1 1/2 tbl salt
1 tbl sugar
1/4 cup extra virgin olive oil
6 1/2 cups unbleached all-purpose flour
1. Mix the yeast, salt, sugar and olive oil with the water in a 5-qt bowl, or a lidded (not airtight) food container
2. Mix in the flour without kneading, using a large wooden spoon.
3. Cover (not airtight) and allow to rest at room temperature for about 2 hours. You can use the dough at this point, or refrigerate and use over next 12 days. If you refrigerate at least overnight, you’ll develop better flavor in the dough. If you only want to make 1 flatbread, just pinch off a grapefruit sized piece of dough to use…keep the remaining covered loosely in the refrigerator. You can freeze the dough as well…but I haven’t tried it, because honestly, it’s so good that the dough never goes unbaked for more than 4 days.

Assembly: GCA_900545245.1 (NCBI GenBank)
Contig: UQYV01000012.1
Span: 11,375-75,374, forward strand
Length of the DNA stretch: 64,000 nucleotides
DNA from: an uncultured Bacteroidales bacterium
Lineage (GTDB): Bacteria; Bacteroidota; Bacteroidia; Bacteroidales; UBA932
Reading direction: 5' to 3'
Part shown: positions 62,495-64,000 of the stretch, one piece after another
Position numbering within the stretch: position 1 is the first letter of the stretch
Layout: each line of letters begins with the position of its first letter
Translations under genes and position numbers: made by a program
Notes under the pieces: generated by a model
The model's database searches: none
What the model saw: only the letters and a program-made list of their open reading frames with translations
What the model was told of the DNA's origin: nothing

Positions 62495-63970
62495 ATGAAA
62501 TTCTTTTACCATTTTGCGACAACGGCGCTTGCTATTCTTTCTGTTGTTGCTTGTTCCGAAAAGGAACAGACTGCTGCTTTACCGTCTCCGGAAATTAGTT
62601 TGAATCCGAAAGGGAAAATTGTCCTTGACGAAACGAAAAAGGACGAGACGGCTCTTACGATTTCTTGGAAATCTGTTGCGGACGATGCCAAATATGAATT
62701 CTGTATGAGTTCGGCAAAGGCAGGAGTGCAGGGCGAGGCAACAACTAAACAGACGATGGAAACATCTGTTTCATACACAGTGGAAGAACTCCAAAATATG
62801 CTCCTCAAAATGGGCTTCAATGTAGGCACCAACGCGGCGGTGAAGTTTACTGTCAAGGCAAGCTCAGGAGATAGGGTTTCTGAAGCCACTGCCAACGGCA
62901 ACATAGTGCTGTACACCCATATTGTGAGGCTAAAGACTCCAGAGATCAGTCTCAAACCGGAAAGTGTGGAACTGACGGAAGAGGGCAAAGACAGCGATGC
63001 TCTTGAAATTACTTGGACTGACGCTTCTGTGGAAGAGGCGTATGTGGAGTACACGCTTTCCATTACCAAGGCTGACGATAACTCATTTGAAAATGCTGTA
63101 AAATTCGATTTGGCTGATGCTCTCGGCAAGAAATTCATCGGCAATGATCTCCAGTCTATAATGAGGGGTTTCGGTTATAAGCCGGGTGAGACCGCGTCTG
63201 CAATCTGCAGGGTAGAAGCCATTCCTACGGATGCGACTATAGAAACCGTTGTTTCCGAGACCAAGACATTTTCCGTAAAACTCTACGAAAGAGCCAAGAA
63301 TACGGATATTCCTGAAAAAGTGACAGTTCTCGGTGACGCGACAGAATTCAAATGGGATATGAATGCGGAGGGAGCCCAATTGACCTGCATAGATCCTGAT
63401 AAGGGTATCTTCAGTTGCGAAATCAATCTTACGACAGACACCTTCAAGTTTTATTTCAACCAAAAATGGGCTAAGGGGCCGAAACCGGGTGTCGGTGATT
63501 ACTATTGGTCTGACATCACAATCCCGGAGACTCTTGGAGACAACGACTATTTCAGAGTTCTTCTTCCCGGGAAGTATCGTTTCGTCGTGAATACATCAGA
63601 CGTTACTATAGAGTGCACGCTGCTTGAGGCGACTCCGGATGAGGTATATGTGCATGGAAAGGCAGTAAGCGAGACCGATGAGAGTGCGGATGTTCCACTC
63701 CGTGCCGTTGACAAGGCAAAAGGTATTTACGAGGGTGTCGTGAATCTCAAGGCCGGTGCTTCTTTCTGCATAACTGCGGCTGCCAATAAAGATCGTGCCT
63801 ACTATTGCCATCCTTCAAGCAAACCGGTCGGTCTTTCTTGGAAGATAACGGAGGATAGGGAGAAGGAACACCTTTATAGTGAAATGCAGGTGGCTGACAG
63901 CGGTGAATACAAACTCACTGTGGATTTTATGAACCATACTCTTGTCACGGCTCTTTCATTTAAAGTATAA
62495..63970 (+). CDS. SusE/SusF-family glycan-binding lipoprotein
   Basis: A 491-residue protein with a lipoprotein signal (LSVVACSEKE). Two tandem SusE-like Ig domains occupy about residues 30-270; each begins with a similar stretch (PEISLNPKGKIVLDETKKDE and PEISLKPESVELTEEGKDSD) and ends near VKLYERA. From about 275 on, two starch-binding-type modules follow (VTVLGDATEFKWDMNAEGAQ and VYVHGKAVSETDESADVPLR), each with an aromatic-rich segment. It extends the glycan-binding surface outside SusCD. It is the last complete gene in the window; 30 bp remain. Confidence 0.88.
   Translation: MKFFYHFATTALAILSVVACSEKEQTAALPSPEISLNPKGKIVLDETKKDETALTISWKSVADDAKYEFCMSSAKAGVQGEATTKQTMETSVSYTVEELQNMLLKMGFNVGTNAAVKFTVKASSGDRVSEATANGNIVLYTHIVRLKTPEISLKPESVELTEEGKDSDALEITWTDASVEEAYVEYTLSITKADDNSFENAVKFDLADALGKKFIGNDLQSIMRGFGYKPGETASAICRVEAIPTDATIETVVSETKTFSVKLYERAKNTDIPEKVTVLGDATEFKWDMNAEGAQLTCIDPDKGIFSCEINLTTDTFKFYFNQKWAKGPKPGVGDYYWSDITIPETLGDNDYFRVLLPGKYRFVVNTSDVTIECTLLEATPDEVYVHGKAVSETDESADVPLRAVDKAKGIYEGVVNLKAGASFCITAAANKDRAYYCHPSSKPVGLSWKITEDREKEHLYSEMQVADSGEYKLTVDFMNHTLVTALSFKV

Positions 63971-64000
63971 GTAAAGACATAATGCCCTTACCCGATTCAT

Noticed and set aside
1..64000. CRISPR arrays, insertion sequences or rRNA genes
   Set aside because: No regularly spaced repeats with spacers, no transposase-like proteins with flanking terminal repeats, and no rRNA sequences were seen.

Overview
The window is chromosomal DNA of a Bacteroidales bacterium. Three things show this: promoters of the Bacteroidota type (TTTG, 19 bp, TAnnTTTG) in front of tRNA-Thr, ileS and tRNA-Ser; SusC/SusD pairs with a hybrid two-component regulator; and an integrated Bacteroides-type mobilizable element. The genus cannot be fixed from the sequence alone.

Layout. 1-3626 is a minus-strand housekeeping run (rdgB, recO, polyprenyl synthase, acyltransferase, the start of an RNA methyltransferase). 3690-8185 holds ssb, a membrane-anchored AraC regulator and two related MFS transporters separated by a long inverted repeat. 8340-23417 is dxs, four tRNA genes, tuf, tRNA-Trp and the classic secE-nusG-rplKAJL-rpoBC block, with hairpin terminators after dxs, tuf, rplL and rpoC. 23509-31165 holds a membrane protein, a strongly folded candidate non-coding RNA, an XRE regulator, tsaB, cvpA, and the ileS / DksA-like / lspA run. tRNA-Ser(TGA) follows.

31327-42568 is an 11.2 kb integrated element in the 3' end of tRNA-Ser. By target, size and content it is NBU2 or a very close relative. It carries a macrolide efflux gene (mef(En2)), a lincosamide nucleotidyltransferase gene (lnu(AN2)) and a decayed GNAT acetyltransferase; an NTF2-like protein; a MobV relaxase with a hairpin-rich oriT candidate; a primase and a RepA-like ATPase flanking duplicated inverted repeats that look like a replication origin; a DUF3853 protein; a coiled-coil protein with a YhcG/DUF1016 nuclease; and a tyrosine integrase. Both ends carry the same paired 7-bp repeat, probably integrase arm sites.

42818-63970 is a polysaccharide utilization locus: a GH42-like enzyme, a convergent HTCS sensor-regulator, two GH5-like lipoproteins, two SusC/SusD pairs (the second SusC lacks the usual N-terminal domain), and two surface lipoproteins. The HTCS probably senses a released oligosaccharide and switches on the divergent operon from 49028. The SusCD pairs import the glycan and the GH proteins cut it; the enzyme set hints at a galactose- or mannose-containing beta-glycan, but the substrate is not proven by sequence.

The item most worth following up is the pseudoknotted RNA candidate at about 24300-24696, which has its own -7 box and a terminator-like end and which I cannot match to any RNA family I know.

Pear and Gorgonzola Flatbread with Baby Arugula and Shaved Parmesan
If you have a pizza peel and a quick wrist, feel free to use that to shuffle the pizza into the oven. I’m not that coordinated – hand-eye coordination gene missing.. The key to great flatbreads to stretch the dough thin, a light hand in toppings and very fresh ingredients. It’s important to pre-heat your oven and your baking sheet – the hot baking sheet will help cook the dough faster. If you have a baking stone, the flatbreads will cook more evenly and faster.
For my GF friends, substitute the pizza dough with your choice of GF friendly dough, tortilla or flatbread.
Makes 4 large flatbreads
1 lb fresh pizza dough
2 pears, sliced thinly
1/2 cup gorgonzola cheese
a nice chunk of good quality Parmigiano Reggiano, shaved with vegetable peeler
1 cup baby arugula leaves
ΒΌ cup extra virgin olive oil
flour, for dusting